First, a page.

CULTIVATING THE MORAL SENTIMENTS
Hard Heart, Soft Heart, or True Heart?

March 2000By Mitchell Kalpakgian

Mitchell Kalpakgian is Professor of English at Simpson College in Iowa.

Where human feeling is concerned, the end of the 20th century is an age of extremes, with no reliable middle. We have heartlessness and we have sentimentality, with a void in between. We see all around us hard hearts and soft hearts. But where can one find — and how can one develop — a heart that is simply and truly human?

The crying need for a human heart is shown by one startling fact: Hardheartedness and softheartedness, working in strange tandem, have the same grotesque consequences. Hard hearts condemn infants to death by abortion and partial-birth abortion, and even argue for legalized neonaticide; soft hearts whimper about a woman's "right to choose." Hard hearts see no reason not to dispose of the old and the ill; soft hearts offer such people the gentle gift of "euthanasia." Soft hearts are sure that kids "are going to have sex anyway" and kindly yearn to make it "safe"; hard hearts indoctrinate innocent schoolchildren into loveless contraceptive sex and perfunctory abortion. Soft hearts support no-fault divorce to resolve troubled marriages; hard hearts assert that a mere "lifestyle change" has no lasting trauma on children, women, or society as a whole. Soft hearts want population control by way of sterilization and abortion so that we will not endanger this or that species or forest; hard hearts want it so that the earth will not have too many people of the wrong kind or color.

The callousness of the hardhearted and the sentimentality of the softhearted both lead to what C.S. Lewis called "the abolition of man" in his famous book by that title. To think without feeling results in what Lewis calls "cerebral man," a man who is mere spirit without a heart or chest; to feel without thinking results in what Lewis calls "visceral man," a man who is guided by mere instinct or appetite rather than by right reason or moral sentiments. The hardhearted and the softhearted both function, Lewis explains, as "men without chests" and act devoid of an essential part of their humanity: "The head rules the belly through the chest, the seat...of Magnanimity, of emotions organized by trained habit into stable sentiments." Without the "chest," that is, the heart mediating between cerebral man and visceral man, human beings treat one another as objects or like animals. They lose their discernment of those moral sentiments which originate in the "chest," the source of magnanimity. The preborn become "fetal tissue," the elderly become useless, unproductive burdens, the opposite sex becomes an object for pleasure. Without a human heart and the moral sentiments that spring from it, man loses his unity, balance, and integrity. "The Chest — Magnanimity," says Lewis, "these are the indispensable liaison officers between cerebral man and visceral man."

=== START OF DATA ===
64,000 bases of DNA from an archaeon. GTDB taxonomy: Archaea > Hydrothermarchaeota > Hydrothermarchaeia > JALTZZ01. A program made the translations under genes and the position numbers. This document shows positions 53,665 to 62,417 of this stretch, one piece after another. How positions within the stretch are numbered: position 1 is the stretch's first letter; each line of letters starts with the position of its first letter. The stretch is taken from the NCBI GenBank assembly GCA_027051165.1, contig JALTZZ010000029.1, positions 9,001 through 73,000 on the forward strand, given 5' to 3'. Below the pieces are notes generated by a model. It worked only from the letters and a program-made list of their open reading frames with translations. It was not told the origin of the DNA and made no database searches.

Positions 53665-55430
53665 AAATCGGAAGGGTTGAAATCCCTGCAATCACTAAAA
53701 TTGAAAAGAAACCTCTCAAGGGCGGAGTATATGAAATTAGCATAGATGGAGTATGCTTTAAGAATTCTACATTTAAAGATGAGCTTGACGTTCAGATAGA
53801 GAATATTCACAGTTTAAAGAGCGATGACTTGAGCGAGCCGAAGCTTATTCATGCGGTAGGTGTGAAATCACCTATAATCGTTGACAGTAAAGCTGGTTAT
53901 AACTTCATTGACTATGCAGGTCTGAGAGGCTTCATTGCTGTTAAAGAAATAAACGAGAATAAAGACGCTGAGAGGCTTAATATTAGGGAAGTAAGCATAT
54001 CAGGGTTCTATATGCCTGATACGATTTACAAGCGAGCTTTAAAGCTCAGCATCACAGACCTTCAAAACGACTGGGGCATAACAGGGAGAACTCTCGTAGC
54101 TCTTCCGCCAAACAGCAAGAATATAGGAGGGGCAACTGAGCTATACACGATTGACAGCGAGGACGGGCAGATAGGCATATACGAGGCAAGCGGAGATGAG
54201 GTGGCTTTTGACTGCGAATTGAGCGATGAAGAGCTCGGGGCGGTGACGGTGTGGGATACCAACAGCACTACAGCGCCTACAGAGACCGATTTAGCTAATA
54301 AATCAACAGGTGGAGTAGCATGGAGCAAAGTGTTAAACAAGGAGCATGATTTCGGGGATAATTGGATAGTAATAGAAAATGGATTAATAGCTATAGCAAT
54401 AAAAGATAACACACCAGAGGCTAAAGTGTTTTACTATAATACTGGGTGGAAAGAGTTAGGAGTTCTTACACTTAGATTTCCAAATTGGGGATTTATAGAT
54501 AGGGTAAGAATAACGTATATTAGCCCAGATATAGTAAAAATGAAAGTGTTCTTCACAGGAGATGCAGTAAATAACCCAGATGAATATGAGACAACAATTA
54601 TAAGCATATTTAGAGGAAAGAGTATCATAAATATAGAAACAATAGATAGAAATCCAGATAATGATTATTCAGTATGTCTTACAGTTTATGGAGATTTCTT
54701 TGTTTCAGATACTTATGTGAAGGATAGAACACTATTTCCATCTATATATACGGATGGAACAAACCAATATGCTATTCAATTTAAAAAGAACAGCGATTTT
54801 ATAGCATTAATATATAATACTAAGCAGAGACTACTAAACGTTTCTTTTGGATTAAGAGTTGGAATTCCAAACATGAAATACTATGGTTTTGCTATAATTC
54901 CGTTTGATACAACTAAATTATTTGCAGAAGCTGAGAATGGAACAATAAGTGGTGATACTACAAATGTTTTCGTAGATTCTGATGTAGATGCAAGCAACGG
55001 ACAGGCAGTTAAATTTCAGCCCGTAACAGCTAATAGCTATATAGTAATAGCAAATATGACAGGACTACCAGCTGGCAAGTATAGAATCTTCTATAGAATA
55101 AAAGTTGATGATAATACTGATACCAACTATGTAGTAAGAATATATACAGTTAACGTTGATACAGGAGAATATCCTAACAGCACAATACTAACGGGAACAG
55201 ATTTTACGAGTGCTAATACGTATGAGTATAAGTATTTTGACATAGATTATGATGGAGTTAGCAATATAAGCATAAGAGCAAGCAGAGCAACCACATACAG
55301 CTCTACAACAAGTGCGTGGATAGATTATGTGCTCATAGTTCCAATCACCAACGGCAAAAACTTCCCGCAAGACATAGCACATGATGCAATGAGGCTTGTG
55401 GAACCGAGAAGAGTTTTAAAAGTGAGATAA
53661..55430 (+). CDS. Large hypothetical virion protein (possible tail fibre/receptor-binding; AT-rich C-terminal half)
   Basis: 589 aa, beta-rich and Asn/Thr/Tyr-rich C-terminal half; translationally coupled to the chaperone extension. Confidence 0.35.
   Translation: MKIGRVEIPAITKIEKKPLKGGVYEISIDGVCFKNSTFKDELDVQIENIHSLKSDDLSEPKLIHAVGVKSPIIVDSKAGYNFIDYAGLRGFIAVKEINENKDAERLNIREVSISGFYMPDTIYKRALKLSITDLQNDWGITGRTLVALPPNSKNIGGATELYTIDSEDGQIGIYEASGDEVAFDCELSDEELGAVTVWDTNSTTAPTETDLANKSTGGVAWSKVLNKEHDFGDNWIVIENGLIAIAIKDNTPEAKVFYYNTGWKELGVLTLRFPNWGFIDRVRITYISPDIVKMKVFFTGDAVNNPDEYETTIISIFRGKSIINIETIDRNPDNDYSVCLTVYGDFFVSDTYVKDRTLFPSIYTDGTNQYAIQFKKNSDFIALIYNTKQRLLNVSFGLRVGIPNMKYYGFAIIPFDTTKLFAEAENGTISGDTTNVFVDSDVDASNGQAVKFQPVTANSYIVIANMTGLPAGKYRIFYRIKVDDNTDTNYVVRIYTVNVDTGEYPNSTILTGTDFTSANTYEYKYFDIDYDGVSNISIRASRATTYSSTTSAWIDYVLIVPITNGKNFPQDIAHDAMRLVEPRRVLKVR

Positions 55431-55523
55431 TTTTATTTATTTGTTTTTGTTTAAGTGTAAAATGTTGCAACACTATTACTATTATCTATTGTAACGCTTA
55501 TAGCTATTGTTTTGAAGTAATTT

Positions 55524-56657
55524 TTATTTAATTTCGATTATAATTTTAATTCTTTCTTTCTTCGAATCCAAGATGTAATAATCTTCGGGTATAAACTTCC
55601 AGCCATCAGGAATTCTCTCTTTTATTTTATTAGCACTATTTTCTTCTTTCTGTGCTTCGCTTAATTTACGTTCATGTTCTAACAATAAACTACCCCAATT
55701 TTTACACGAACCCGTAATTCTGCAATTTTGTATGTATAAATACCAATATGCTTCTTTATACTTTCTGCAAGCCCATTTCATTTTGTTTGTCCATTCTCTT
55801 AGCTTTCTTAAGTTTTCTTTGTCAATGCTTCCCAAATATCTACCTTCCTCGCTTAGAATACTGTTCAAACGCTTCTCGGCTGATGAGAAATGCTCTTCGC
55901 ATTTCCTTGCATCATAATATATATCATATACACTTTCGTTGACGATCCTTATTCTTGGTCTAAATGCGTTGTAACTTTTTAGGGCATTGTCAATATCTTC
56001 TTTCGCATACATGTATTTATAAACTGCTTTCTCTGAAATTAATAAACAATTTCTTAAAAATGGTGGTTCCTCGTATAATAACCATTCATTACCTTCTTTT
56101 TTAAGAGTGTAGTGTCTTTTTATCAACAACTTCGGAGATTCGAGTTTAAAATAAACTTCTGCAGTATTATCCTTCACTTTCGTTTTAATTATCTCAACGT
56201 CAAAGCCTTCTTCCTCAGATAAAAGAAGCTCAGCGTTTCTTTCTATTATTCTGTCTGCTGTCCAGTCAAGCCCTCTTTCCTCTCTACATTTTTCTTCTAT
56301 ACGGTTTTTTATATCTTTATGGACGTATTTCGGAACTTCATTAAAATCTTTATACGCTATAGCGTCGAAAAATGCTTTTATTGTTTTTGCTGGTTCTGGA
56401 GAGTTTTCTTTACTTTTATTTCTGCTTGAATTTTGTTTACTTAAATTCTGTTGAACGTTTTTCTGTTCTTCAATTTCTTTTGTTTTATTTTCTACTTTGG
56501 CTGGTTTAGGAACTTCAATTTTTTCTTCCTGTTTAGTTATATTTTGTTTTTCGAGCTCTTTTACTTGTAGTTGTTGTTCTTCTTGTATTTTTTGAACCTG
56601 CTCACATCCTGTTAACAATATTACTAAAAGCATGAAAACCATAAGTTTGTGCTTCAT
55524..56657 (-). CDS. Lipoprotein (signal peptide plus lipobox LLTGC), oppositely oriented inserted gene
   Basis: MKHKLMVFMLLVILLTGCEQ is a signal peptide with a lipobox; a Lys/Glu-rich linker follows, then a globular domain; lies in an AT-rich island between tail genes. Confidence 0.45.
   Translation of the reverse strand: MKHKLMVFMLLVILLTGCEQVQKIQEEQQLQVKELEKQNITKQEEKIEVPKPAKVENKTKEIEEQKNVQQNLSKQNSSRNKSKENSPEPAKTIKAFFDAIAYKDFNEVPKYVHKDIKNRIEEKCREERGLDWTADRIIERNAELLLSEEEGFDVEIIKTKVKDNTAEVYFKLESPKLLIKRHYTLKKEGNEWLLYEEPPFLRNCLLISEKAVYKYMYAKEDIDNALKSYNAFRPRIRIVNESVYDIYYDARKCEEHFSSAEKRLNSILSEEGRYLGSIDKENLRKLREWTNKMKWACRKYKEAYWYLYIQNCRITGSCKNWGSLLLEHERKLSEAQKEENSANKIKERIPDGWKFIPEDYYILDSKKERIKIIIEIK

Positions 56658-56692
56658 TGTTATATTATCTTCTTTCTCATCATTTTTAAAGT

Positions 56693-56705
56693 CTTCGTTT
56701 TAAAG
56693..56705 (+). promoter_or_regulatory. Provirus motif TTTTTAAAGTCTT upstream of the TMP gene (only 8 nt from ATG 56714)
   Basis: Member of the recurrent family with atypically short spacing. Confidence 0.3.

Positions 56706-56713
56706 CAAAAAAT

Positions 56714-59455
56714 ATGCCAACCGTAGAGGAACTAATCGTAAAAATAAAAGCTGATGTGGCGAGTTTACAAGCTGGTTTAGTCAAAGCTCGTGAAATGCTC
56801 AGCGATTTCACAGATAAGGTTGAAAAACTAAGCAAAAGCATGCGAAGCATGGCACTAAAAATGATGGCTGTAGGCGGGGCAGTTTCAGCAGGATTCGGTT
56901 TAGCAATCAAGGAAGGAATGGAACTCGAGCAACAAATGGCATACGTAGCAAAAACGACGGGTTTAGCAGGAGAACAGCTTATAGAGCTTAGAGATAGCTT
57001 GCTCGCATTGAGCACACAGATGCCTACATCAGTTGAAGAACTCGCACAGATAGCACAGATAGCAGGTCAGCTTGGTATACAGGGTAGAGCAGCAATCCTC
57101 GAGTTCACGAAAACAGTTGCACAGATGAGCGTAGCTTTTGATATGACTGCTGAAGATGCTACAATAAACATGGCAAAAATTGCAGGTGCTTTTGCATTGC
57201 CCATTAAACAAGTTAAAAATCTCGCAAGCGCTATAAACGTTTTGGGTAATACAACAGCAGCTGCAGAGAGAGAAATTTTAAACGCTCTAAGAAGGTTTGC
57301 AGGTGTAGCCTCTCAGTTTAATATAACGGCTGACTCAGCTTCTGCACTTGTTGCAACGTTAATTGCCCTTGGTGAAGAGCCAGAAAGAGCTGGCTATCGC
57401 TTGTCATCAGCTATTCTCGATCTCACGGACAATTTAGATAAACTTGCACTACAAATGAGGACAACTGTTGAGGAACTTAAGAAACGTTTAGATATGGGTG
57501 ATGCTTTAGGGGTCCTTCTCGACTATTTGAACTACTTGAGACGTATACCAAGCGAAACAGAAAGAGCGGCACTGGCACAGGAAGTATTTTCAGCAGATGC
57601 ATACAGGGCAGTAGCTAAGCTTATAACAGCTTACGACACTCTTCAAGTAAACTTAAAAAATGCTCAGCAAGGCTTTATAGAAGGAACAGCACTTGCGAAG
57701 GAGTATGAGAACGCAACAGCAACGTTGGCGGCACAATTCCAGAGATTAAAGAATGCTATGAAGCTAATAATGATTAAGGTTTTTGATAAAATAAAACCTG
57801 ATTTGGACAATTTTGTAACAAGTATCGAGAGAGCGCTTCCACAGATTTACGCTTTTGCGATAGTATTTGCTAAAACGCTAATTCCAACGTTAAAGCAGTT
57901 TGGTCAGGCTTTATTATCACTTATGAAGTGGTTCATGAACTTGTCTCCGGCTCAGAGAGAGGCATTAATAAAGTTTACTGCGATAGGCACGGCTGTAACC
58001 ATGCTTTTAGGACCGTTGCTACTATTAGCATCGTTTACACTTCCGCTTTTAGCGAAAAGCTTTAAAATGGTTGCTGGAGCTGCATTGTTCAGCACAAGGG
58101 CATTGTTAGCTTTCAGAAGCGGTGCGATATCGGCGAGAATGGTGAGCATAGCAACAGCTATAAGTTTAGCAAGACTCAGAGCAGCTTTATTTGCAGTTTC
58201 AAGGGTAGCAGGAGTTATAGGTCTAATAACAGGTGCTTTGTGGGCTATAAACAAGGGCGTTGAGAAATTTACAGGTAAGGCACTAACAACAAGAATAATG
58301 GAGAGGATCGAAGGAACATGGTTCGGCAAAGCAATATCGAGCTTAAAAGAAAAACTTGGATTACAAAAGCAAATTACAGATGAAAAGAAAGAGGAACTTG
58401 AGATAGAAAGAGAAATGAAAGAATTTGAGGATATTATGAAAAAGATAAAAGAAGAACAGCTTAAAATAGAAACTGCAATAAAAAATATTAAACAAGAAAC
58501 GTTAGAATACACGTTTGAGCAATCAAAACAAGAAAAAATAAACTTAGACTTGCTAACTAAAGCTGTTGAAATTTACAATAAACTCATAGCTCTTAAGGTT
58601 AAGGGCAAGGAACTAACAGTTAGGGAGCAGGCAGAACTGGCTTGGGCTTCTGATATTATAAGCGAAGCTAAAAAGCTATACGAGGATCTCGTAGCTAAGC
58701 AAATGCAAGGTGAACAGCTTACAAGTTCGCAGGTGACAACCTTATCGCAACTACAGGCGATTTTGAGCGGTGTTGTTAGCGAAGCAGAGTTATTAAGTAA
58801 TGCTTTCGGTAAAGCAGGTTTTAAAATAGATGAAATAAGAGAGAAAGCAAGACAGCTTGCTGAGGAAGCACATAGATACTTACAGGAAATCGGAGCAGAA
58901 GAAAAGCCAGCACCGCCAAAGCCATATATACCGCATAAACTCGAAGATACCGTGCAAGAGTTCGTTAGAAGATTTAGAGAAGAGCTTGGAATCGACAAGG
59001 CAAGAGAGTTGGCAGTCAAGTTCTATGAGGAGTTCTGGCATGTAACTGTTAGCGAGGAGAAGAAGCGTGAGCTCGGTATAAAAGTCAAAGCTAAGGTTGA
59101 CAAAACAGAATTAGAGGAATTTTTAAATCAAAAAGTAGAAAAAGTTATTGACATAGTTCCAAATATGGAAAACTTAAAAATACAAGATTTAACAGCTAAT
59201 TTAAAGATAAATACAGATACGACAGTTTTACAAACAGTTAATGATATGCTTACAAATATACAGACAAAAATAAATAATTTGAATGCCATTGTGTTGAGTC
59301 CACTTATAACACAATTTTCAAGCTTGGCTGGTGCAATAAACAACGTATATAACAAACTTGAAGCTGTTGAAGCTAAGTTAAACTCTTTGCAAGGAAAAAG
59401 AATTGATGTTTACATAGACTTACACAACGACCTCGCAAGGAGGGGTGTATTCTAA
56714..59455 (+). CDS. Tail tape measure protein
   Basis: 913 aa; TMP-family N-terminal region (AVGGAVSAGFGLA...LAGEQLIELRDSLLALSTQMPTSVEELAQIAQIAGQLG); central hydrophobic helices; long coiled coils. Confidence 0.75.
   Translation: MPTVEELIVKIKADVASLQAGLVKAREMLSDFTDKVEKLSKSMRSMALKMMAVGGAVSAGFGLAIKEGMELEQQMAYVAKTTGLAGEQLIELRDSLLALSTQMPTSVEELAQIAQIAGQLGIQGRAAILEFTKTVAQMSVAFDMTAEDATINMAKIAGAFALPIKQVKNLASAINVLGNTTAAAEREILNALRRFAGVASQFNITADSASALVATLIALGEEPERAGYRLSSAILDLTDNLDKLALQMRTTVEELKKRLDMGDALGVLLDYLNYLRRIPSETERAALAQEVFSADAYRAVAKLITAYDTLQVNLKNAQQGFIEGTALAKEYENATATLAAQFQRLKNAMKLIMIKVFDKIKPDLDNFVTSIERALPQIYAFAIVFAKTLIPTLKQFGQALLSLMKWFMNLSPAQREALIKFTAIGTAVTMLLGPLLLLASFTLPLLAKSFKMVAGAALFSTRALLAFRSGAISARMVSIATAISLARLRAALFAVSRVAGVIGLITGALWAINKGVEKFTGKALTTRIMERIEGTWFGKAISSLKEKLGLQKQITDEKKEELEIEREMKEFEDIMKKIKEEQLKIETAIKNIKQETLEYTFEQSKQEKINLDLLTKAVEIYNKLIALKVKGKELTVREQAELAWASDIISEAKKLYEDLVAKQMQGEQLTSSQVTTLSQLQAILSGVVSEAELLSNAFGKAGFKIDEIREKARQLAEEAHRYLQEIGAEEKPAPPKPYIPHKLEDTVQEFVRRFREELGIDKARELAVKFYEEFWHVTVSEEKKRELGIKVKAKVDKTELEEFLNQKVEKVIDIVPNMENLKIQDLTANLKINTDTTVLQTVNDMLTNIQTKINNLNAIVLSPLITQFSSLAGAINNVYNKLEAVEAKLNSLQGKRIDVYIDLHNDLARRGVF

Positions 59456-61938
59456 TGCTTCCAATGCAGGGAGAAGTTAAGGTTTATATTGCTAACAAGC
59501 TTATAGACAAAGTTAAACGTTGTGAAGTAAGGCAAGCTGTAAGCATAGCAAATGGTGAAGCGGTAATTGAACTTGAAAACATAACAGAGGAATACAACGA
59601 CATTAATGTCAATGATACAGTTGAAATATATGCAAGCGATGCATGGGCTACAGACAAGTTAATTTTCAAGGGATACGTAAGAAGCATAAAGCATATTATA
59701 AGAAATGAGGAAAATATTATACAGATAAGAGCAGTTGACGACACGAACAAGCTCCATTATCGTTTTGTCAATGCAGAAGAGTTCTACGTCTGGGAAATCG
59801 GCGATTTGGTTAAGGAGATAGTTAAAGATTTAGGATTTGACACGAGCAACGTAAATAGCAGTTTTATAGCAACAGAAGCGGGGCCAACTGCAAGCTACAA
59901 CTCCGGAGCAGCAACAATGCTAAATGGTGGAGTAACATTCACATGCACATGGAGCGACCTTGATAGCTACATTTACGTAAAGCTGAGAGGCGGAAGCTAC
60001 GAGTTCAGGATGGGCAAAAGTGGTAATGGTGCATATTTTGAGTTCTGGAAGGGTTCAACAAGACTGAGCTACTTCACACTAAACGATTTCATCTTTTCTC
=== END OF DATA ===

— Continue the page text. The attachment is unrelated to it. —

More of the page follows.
A vivid example of cerebral man is the character of Bitzer in Charles Dickens's Hard Times. In the novel a desperate father begs a favor from a former pupil, a favor that would allow his son to escape from a cruel prison sentence and begin a new life in a foreign country. The father urges his former pupil, Bitzer, to search his heart, to remember his indebtedness to his former schoolmaster, and to be influenced by the deepest sentiments that bond human beings: "‘Bitzer,' said Mr. Gradgrind, broken down and miserably submissive to him, ‘Have you a heart?'" Bitzer replies: "The circulation, sir,...couldn't be carried on without one. No man, sir, acquainted with the facts established by Harvey relating to the circulation of blood can doubt that I have a heart." When Mr. Gradgrind pleads with Bitzer to show mercy and have pity, Bitzer admonishes him in utilitarian terms: "what you must always appeal to is a person's self-interest. It's your only hold." When Gradgrind appeals to the fond memories master and pupil share of the Gradgrind Academy, Bitzer's harsh rejoinder is devoid of all sentiment: "My schooling was paid for — it was a bargain, and when I came away, the bargain ended." Thus Dickens portrays the hardheartedness that elevates self-interest above pity, compassion, and friendship. Bitzer's coldness is incapable of being moved, touched, or melted by any obligations of loyalty, thankfulness, or kindness; he is the "cerebral man" described by Lewis as destitute of "fertile and generous emotion."


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